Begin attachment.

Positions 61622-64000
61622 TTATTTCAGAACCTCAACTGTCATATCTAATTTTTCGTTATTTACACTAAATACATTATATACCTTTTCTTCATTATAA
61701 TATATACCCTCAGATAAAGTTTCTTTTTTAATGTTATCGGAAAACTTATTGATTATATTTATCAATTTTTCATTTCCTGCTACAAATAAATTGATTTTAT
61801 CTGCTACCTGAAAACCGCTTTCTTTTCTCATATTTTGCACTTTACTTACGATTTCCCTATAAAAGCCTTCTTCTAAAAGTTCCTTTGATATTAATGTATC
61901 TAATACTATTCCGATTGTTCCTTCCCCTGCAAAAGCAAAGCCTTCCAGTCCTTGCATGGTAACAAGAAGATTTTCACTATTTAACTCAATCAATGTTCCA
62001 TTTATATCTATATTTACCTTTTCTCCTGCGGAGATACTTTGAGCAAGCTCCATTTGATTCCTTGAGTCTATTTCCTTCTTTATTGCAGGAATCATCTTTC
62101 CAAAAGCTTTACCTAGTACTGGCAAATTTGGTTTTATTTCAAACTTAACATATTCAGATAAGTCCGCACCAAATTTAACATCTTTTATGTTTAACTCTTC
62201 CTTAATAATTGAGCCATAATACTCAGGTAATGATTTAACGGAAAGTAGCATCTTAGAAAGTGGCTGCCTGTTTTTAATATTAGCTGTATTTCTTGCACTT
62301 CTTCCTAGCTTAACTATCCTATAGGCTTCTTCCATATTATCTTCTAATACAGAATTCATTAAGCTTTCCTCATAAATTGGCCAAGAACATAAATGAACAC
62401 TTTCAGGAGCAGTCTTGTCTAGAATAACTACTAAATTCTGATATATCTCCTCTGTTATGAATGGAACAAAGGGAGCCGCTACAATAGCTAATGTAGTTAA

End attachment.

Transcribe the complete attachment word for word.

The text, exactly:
Positions 61622-64000
61622 TTATTTCAGAACCTCAACTGTCATATCTAATTTTTCGTTATTTACACTAAATACATTATATACCTTTTCTTCATTATAA
61701 TATATACCCTCAGATAAAGTTTCTTTTTTAATGTTATCGGAAAACTTATTGATTATATTTATCAATTTTTCATTTCCTGCTACAAATAAATTGATTTTAT
61801 CTGCTACCTGAAAACCGCTTTCTTTTCTCATATTTTGCACTTTACTTACGATTTCCCTATAAAAGCCTTCTTCTAAAAGTTCCTTTGATATTAATGTATC
61901 TAATACTATTCCGATTGTTCCTTCCCCTGCAAAAGCAAAGCCTTCCAGTCCTTGCATGGTAACAAGAAGATTTTCACTATTTAACTCAATCAATGTTCCA
62001 TTTATATCTATATTTACCTTTTCTCCTGCGGAGATACTTTGAGCAAGCTCCATTTGATTCCTTGAGTCTATTTCCTTCTTTATTGCAGGAATCATCTTTC
62101 CAAAAGCTTTACCTAGTACTGGCAAATTTGGTTTTATTTCAAACTTAACATATTCAGATAAGTCCGCACCAAATTTAACATCTTTTATGTTTAACTCTTC
62201 CTTAATAATTGAGCCATAATACTCAGGTAATGATTTAACGGAAAGTAGCATCTTAGAAAGTGGCTGCCTGTTTTTAATATTAGCTGTATTTCTTGCACTT
62301 CTTCCTAGCTTAACTATCCTATAGGCTTCTTCCATATTATCTTCTAATACAGAATTCATTAAGCTTTCCTCATAAATTGGCCAAGAACATAAATGAACAC
62401 TTTCAGGAGCAGTCTTGTCTAGAATAACTACTAAATTCTGATATATCTCCTCTGTTATGAATGGAACAAAGGGAGCCGCTACAATAGCTAATGTAGTTAA